Raising Cain and a Brief Reflection on Fathers
First, the spurious character of much psychological thought. Psychology is a strange blend of physiology, sociology, and common sense reflection. I think it certainly gets some things right and helps some who are otherwise trapped in various conditions. I also confess that I possess little understanding of where, with certain conditions, suffering ends and sin begins. With those things said, I do think alot of what passes as expert psychology is often mere speculation informed by a secularist worldview.
Second, the insights many psychologists possess. This may seem contradictory given the first point, but it's not. In spending great amounts of time with patients, psychologists often pick up insights about human behavior. These insights often seem not to come through psychological theory but through common sense combined with an observational eye. Kindlon and Thompson wrote Raising Cain to talk about troubled boys, and they continually challenge me with their evident care and concern for the boys they treat. They are an element so lacking in the world: caring, involved dads. The world, I would say, contains far more good mothers than good dads. We have a drastic shortage of strong, kind, concerned fathers. It's always encouraging to read of men who are.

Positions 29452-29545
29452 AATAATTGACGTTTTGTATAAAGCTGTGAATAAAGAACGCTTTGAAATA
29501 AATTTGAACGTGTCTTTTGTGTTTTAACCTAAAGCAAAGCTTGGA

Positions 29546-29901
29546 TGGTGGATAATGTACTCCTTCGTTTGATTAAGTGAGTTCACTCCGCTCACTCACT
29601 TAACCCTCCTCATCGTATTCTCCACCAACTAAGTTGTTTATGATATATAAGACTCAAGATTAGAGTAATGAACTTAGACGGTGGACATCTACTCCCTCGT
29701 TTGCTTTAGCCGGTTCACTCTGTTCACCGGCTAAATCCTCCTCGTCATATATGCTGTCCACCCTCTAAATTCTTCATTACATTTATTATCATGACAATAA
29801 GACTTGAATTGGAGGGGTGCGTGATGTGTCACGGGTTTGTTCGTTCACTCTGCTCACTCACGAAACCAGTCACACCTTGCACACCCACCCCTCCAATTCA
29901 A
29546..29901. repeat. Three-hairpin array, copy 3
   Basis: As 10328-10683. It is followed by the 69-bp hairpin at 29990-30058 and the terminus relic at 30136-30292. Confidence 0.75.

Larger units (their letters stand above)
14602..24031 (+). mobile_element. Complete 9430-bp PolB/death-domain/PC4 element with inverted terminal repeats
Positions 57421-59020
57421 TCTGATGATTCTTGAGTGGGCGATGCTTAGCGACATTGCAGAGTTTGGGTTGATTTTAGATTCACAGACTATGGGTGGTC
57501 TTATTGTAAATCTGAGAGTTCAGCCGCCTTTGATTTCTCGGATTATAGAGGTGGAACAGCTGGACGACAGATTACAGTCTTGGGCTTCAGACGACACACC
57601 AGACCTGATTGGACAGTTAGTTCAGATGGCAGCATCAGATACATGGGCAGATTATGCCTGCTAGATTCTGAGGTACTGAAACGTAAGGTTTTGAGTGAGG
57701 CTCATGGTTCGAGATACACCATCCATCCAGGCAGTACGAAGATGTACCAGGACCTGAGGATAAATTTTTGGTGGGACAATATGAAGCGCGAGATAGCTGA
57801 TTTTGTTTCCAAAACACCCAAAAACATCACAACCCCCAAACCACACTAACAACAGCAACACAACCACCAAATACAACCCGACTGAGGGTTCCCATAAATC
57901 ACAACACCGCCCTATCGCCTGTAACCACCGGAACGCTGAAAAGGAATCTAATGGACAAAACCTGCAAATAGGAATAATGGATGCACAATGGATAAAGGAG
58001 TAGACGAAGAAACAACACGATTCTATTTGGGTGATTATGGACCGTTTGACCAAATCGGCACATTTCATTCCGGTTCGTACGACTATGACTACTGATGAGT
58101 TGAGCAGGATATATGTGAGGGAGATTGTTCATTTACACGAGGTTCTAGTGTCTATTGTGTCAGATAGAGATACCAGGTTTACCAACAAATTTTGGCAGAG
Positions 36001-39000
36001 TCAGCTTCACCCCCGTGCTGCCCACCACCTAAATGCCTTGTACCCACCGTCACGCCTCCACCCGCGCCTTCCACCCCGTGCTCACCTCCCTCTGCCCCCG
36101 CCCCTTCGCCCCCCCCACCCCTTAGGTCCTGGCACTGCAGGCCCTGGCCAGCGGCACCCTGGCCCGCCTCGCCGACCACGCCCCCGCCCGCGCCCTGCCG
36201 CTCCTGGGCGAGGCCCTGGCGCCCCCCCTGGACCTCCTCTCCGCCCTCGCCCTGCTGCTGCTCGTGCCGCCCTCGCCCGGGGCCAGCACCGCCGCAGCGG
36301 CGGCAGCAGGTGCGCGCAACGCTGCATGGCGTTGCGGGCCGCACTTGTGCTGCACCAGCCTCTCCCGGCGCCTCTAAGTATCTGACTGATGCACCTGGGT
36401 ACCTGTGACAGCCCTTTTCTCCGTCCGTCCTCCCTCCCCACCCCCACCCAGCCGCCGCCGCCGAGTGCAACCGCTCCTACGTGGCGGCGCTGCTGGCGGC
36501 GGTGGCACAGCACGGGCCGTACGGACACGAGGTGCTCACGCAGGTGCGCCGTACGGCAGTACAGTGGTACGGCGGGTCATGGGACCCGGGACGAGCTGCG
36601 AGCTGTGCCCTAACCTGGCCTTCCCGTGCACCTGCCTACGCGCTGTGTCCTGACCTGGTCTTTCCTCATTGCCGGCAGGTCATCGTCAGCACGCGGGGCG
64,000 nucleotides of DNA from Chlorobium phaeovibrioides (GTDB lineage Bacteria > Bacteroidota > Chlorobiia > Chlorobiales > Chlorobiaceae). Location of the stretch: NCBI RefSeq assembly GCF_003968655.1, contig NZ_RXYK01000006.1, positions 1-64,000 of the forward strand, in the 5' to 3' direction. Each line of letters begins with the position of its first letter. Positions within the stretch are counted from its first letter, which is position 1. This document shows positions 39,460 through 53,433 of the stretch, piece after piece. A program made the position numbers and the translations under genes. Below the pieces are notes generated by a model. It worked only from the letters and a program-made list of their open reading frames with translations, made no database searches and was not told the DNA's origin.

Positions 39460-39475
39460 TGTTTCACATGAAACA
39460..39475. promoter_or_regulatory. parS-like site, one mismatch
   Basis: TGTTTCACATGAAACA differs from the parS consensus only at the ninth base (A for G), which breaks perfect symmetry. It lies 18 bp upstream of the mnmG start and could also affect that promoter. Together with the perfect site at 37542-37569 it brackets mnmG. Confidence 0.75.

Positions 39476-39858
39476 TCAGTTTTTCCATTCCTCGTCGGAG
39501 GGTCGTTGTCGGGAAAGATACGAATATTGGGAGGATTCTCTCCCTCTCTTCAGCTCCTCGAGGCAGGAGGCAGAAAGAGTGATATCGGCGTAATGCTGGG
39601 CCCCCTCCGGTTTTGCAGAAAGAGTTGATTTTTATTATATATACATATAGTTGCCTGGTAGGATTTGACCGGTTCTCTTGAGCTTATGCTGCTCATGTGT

As a man who had a strong, caring, concerned father, I realize how blessed I truly was by the God who gave him to me. I think about his example often, and also on how I hope to emulate it someday. This weekend, if you're a guy, give a few moments to thinking about how you can be a stronger, more caring, more concerned father. If and when you have boys, you'll not only have positioned yourself to be a better father, you will be molding one yourself.
Have a great weekend.